Brian Viner: Country Life

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The Independent Online

Now, far be it from me to bite the hand that feeds me - that is, the hand that makes phone calls selling advertising space in The Independent - but these calls do seem to follow a dispiritingly predictable pattern.

If Jane answers the phone and says, "Hi ... yes, fine thanks very much ... yes, the weather's quite nice thank-you ... yes, the children are back at school ... yes, I'm glad I'm not in New Orleans, too...' then I can be sure that on the other end is Cheryl from the advertising sales department of Joe Bloggs Media Inc hoping to sell her a six-by-two at the back of Menopausal Woman & Home magazine.

The pitch, once it begins, rarely varies. It's always deadline day, they're always just about to close the issue, there is always one last space, and because it's a last-minute offer, they can offer us the absolute rock-bottom price of £150 plus VAT, whereas every other advertiser has had to pay the full whack of £225.

Moreover, it's a beautiful publication with a young metropolitan readership, the perfect target audience for us. This is the point at which Jane says, 'Actually, we aim more for the middle-aged provincial market.' 'Ah,' says Cheryl, 'when I say young, I mean the under-75s, and when I say metropolitan, I mean settlements of more than seven houses.' And so it goes on.

There are some, I should add, who cut to the chase. If they don't express the slightest interest in the Herefordshire weather, they are far more likely to get our business. As long, that is, as it's the right type of magazine.

The call we had the other day was a doozy. It started with all the usual stuff about it being deadline day, with the very last five-by-one just begging to be taken, like the last puppy in the pet shop on Christmas Eve. And all for just £95 plus VAT, and a readership that could not be a better target for us if every reader had coloured concentric circles painted onto his or her backside. 'I'm sorry,' said Jane, 'I missed the name of the publication.' 'Oh,' said Charlene. 'Didn't I tell you? It's Allergy.'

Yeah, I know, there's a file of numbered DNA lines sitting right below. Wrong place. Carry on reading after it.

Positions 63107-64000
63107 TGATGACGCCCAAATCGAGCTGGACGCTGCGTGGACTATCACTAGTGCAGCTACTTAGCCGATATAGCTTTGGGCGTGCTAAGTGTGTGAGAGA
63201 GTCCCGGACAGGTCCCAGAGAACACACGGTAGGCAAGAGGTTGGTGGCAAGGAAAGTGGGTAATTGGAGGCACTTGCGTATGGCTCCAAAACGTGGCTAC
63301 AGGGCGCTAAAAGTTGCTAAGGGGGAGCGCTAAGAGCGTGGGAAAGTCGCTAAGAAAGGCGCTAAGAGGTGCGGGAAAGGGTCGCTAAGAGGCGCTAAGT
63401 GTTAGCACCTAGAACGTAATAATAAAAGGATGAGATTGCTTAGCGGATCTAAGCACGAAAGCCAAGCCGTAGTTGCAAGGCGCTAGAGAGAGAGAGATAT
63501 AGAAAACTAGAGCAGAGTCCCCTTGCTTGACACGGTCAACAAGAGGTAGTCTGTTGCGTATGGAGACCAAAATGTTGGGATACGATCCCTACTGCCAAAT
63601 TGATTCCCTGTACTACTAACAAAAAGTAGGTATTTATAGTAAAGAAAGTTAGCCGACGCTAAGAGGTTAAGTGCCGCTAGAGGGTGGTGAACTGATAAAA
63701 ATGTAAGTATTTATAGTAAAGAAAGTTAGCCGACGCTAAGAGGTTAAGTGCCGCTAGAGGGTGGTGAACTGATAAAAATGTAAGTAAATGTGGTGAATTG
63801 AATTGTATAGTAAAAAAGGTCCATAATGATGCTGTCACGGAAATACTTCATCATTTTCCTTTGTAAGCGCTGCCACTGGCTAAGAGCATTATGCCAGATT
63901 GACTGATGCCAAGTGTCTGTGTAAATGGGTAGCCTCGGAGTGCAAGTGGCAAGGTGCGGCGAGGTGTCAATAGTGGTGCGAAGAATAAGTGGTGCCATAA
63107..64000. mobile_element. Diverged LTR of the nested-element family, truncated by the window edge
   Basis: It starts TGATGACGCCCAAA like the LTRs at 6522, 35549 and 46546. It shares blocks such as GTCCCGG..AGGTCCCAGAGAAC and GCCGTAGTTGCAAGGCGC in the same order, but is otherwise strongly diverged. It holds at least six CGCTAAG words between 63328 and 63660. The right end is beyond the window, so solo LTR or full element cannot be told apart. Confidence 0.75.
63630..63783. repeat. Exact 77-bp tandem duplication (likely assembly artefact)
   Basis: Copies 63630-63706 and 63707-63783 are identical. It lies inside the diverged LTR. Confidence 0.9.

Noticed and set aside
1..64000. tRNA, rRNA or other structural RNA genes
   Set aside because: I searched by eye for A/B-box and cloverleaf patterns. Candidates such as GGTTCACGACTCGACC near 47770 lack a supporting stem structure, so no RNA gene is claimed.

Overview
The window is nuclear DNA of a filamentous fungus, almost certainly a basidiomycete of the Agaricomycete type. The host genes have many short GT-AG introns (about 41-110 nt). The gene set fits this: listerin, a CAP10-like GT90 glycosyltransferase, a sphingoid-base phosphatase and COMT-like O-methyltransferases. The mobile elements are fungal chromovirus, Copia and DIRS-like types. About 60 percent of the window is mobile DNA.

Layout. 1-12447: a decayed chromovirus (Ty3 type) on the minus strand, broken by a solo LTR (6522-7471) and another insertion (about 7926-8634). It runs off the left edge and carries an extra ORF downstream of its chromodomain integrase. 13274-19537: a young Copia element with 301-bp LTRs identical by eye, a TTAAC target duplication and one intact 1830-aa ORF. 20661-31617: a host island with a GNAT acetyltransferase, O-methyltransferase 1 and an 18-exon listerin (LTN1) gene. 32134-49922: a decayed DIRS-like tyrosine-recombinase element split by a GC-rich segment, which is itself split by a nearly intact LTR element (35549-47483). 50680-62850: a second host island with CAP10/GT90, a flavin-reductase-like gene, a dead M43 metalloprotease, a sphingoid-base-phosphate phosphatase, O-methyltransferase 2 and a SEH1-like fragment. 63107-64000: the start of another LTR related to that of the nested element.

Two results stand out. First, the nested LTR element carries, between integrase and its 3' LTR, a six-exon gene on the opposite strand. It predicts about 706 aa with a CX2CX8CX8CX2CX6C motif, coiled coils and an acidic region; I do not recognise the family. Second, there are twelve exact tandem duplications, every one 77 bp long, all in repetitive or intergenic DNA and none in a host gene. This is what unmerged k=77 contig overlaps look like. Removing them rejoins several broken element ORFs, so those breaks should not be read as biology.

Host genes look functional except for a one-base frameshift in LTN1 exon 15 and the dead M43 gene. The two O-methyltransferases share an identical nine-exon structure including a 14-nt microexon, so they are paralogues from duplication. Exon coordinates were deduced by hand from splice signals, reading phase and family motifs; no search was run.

We let Charlene down gently; after all, it can't be much fun trying to sell holiday-cottage ads in Allergy magazine. But afterwards we realised that we had missed a unique marketing opportunity by not snapping up the five-by-one and offering a welcome pack of half a dozen free-range eggs, a slab of Hereford Hop cheese, a bottle of local cider, a tube of Anthisan cream, a pack of Piriton tablets and a nasal spray.

INCEST IS a foul practice but also, it emerges, a fowl practice. An old friend, Nicola, who moved from London to Somerset with her family at about the time we moved to Herefordshire, has e-mailed me to say that a fluffy yellow chick recently emerged from beneath one of her broody Buff Orpingtons.

However, it soon became clear that the mother was a middle-aged Light Sussex hen and the father a young Light Sussex cockerel, one of the hen's progeny from last year, which means that the mother of Nugget, the chick, is also her grandmother.

This carry-on would be gravely frowned upon were it to happen between humans, of course, but Nicola, after some initial concerns, assures me that incest is perfectly acceptable in poultry circles.

In fact, it is referred to as line-breeding and is an acceptable way of producing purer versions of a single breed. It doesn't mean that they will be born with extra heads or limbs or anything - which is rather a shame for those of us with three children who each prefer leg to breast.

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